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In ligature-rich Opentype fonts which feature both "common" and "rare" ligatures, it can happen that a "rare" ligature is applied first to one character pair, pre-empting the use of a "common" or "rare" ligature that ought to be applied to the preceding or trailing character pair. (Regarding ligature terminology in Opentype fonts: Most, but not all, Opentype font families I'm familiar with classify the f-ligatures -- ff, fi, fl, ffi, ffl, and possibly also ft, fft, and a few more -- as "common" and all others as either "rare"/"discretionary" or "historic". )

Two examples of this behavior, which can arise with both XeLaTeX and LuaLaTeX:

  • With the font Garamond Premier Pro, the "rare" is ligature is applied first to words such as fish and fist, pre-empting the use of the "common" fi ligature.

  • With the font Junicode, the "rare" iv and ix ligatures are applied first to words such as five, fix, and affixed, pre-empting the use of the "common" fi and ffi ligatures.

enter image description here

Without this pre-emption, the output would look like this (achieved the "brute force" way, i.e., by inserting \kern0pt between i and s, i and v, and i and x, respectively):

enter image description here

(Observe, by the way, that the brute-force suppression of the rare is ligature in the word "fist" not only enables the common fi ligature but also the rare st ligature.)

Question: Which methods may be available -- ideally on a document-wide basis -- that prevent the application of certain rare ligatures if they pre-empt other, either common or rare, ligatures?

Aside: This posting is not a duplicate of the earlier posting How to suppress a "Rare" ligature that pre-empts a "Common" ligature for the same character pair? In the earlier question, the issue was that "rare" and "common" forms of a given ligature could be present for one and the same character pair (or triple). Examples of this issue are common and rare forms of ligatures for "ft" and "fft".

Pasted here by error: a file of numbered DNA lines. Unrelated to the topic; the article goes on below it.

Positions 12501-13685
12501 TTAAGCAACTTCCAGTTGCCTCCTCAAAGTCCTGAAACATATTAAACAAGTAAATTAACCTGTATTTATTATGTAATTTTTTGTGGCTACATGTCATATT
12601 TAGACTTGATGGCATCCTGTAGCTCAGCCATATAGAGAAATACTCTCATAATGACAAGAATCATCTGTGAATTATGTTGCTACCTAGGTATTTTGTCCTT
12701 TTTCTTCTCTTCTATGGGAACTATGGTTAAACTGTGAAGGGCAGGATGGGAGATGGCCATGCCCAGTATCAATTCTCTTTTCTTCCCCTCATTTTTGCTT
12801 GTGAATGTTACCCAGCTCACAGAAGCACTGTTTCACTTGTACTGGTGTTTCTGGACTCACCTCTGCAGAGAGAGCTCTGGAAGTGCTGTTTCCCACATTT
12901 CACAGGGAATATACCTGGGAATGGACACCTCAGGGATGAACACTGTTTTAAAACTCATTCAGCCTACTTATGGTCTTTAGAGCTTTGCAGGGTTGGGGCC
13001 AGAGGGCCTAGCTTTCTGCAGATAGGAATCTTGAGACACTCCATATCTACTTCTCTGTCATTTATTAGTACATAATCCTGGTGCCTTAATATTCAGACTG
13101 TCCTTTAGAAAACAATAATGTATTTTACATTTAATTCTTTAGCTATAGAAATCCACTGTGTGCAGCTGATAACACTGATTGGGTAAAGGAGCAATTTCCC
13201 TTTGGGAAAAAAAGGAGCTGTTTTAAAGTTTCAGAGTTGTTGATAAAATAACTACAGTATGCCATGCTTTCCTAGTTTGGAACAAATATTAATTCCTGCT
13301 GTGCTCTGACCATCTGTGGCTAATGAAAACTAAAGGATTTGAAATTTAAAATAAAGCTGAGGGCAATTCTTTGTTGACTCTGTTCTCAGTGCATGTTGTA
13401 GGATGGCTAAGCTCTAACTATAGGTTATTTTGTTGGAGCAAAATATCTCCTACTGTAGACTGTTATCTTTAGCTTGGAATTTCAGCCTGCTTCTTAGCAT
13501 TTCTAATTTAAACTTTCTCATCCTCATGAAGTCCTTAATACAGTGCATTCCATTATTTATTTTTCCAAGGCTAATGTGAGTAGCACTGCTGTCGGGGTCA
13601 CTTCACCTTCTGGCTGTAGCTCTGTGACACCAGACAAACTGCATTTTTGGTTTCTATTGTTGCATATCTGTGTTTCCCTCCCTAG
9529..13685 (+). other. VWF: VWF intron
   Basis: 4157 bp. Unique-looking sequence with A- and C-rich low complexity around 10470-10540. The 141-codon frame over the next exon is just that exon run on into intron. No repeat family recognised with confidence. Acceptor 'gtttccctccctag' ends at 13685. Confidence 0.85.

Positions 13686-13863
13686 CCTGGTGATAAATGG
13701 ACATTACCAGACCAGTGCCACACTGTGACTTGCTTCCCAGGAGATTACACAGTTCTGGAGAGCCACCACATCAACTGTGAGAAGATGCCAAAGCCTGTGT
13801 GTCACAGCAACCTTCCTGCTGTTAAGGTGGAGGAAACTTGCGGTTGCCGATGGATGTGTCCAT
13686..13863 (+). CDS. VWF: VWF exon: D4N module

Here's the code that gives rise to the second screenshot shown above; remove the \kern0pt directives to generate the first screenshot:

% !TEX TS-program = lualatex
\documentclass{article}
\usepackage{fontspec}
\begin{document}

\setmainfont[Ligatures  = Rare,
             ItalicFont = {Garamond Premier Pro Italic}]           
            {Garamond Premier Pro}

% 'is'-ligature available only in italic shape in GPP
\emph{fi\kern0ptsh fi\kern0ptst} --- Garamond Premier Pro

\setmainfont[Ligatures = Rare]{Junicode}

fi\kern0ptve fi\kern0ptx affi\kern0ptx --- Junicode

\end{document}
  • 1
    Is other software affected by the same issue? – egreg Feb 29 '16 at 10:12
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    @egreg - I'm pretty sure the issue isn't related to luaotfload, as it can arise under XeLaTeX as well as under LuaLaTeX. Note also that it doesn't affect all font families which feature both common and rare ligatures. For instance, the is ligature does not pre-empt the fi and st ligatures if EB Garamond is used instead of Garamond Premier Pro. I don't have access to desktop publishing packages such as InDesign; hence, I can't tell if this issue arises with other software as well. – Mico Feb 29 '16 at 10:18
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    Yes, I was exactly pointing to appications such as InDesign. An attempt should be made with it or similar application. – egreg Feb 29 '16 at 10:22